The highlight, though, will be a collection of keepsakes coming from the late Chuck Hayward, who took his horses to Hollywood along with also worked as John Wayne’s stuntman. Included are action shots, the saddle Hayward used while filming in Afghanistan along with also wooden stirrups coming from a shoot in Chile. There’s also a saddle said to have been used by Wayne himself during the filming of “True Grit.”

White, 69, describes a time she wishes younger generations would certainly appreciate. She grew up on a ranch south of Ashby, an unincorporated community just west of Hyannis. She, like so many others, rode a horse to her country school.

She had three older brothers, along with also if they told her she couldn’t do something, she proved she could. She was able to drive a team of horses by age 5 along with also helped milk 12 to 15 cows every morning along with also night.

Life was tough, although which made people who they are. They worked for everything they had.

Sometimes she watches HGTV along with also will be stunned by house hunters shopping for $500,000 homes.

“They’ll pay on those houses forever along with also ever,” she says. “We didn’t buy anything unless you could pay cash for which.”

which’s which sort of responsibility along with also practicality which courses through This specific ranching community’s veins.

Assessing life here

Roughly 150 ranches dot the county, most of them passed down through families. which’s an area where the first homesteaders arrived from the 1880s, tried to farm along with also failed. The sandy soil worked against them although proved a sweet spot for cattlemen, who snatched up tracts of land.

The ranches are private along with also sit far off the main roads, in some cases miles off, along with also are impossible to assess by driving past. Ask a rancher about the size of his land or his herd, along with also he’ll keep those numbers to himself.

The question will be uncouth, explains Dan Vinton, a lifetime rancher along with also longtime county commissioner; which’s like prying into a person’s salary.

“We have enough grass to feed the cows,” says Vinton, 66. “We have enough cows to take care of the grass.”

Dan Vinton, a lifetime rancher along with also longtime county commissioner, knows which This specific life isn't for everyone. "which's pretty hard for the city person to adjust to the country lifestyle," he says. "You can't just jump into your car along with also go to Walmart."

Over chicken-fried steak from the Hyannis Hotel Restaurant, one of a handful of businesses on Main Street, Vinton along with also fellow Commissioner Tom White — who worked from the feed business along with also will be married to Ellen, the museum volunteer — regale me with their own stories of growing up in Grant County.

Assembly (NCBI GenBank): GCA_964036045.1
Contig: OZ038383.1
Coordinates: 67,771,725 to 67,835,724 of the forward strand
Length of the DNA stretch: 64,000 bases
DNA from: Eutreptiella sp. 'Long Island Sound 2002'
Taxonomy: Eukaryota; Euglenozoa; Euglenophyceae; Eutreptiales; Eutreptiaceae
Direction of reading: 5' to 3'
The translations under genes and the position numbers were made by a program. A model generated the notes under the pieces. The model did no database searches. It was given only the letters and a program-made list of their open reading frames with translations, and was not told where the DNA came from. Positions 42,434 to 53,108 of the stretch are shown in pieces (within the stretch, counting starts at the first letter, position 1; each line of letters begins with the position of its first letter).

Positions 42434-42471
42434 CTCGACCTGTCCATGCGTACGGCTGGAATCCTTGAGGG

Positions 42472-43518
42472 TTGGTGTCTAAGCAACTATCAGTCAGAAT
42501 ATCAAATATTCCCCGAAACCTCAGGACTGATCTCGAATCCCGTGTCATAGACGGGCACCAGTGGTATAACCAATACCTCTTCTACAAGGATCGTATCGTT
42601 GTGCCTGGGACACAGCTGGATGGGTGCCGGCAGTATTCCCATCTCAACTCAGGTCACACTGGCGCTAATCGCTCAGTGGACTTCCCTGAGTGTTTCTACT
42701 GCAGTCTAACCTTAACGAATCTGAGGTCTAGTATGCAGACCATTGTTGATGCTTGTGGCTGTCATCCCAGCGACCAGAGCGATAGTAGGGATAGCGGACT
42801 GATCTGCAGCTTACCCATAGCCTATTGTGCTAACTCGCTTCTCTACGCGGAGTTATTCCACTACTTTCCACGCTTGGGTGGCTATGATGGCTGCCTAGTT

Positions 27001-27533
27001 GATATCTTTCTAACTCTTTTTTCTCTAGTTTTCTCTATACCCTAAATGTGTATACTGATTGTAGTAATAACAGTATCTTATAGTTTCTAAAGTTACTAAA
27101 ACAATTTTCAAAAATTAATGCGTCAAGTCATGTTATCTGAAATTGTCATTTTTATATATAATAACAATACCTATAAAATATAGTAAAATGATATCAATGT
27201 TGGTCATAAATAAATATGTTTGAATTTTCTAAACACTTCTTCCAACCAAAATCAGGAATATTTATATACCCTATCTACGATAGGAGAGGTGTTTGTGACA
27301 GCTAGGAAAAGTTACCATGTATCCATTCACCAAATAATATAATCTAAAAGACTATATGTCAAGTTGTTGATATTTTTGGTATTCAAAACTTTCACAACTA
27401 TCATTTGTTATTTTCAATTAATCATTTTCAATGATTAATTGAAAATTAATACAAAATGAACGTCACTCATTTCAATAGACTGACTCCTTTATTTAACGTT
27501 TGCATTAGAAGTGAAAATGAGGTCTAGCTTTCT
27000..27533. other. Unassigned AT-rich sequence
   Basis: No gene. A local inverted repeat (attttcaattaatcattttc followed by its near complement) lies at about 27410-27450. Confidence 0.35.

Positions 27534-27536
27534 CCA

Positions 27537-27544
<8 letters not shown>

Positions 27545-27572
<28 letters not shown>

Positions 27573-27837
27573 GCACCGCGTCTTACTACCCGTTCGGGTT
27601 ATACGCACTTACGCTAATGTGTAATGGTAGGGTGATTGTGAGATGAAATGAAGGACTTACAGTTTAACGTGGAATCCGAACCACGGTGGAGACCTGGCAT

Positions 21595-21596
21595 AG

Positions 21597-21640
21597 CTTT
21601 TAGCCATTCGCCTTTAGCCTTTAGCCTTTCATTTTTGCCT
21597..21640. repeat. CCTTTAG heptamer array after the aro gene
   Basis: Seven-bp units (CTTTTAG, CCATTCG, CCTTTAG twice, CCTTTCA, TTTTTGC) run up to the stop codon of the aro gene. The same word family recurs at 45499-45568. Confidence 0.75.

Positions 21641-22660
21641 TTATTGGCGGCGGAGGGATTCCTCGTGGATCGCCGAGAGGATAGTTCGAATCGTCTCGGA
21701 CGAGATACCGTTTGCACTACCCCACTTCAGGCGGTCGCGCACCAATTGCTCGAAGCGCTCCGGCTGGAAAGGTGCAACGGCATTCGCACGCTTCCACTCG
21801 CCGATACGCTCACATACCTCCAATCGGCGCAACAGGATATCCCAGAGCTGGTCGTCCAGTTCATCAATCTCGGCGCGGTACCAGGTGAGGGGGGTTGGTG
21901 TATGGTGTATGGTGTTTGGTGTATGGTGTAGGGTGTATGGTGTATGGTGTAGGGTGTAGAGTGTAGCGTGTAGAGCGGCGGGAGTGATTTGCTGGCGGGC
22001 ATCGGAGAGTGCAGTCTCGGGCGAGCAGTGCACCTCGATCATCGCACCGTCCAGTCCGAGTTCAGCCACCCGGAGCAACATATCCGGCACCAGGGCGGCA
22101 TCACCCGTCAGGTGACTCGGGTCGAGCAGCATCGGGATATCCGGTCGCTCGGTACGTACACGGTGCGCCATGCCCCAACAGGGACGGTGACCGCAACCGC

They didn’t have electricity till the 1950s, got up along with also went to sleep along with the sun along with also like to say they “had running water because you had to run along with also get which.” They took Saturday night baths from the same water used by their siblings.

“We didn’t know we were stinky little buggers because we all smelled the same,” White, 71, says using a laugh.

Life here has always made sense to them, no matter the challenges. When White needed chemo along with also radiation to treat cancer a couple months back, he along with also his wife simply rented an apartment near the hospital in Scottsbluff, more than 100 miles away, for all 5 weeks. They’ll travel to Denver for his upcoming surgery.

They aren’t city folk along with also don’t want to be. Vinton drives which point home when he admits he along with also his wife have cell phones only so they can find each additional when they get separated from the Walmart, which will be well over an hour coming from home.

Vinton’s son works at the family ranch along with also will be on Obamacare. His folks along with also the Whites aren’t on which themselves, although they look forward to the day when which’s abolished. They hear people complain about rates rising along with also call the program “ridiculous.”

Not wanting to be dependent

A 31-year-old woman sits from the restaurant beside her towheaded boy. To her, Obamacare will be maddening, along with also she unleashes her frustration.

She’s a college grad who does her research. When she along with also her husband got married, they picked out a policy along with also were happy. although then, Obamacare changed everything.

They could no longer afford the private plan they liked. The number of companies she could choose coming from on the Obamacare exchange dwindled; only two choices exist today. They switched to one company only to see which get absorbed by another. They watched their premiums along with also deductibles increase, along with out-of-pocket expenses. They’ve been on four plans in two years.

She’s married to a rancher, along with also in ranching, which’s hard to estimate how much a person will earn each year. When cows sell high, ranchers do well. although, as in any market, the numbers fluctuate. One year, her family might make $20,000; another $50,000, she says. Financial uncertainty makes planning a crapshoot.

A stunning thing happened, though, when she got pregnant with her son. Suddenly, she was told she qualified for Medicaid, a notion which made her Republican head spin.

“I want to be responsible for myself. I don’t want to be dependent,” says the woman, who didn’t want her name used. “although you priced me out of what I did to take care of myself along with also forced me into government assistance.”

Pregnancies only last so long, though, along with also she doesn’t meet the Nebraska Medicaid qualifications for parents. which means she’s back to fretting about what This specific year’s premiums will be.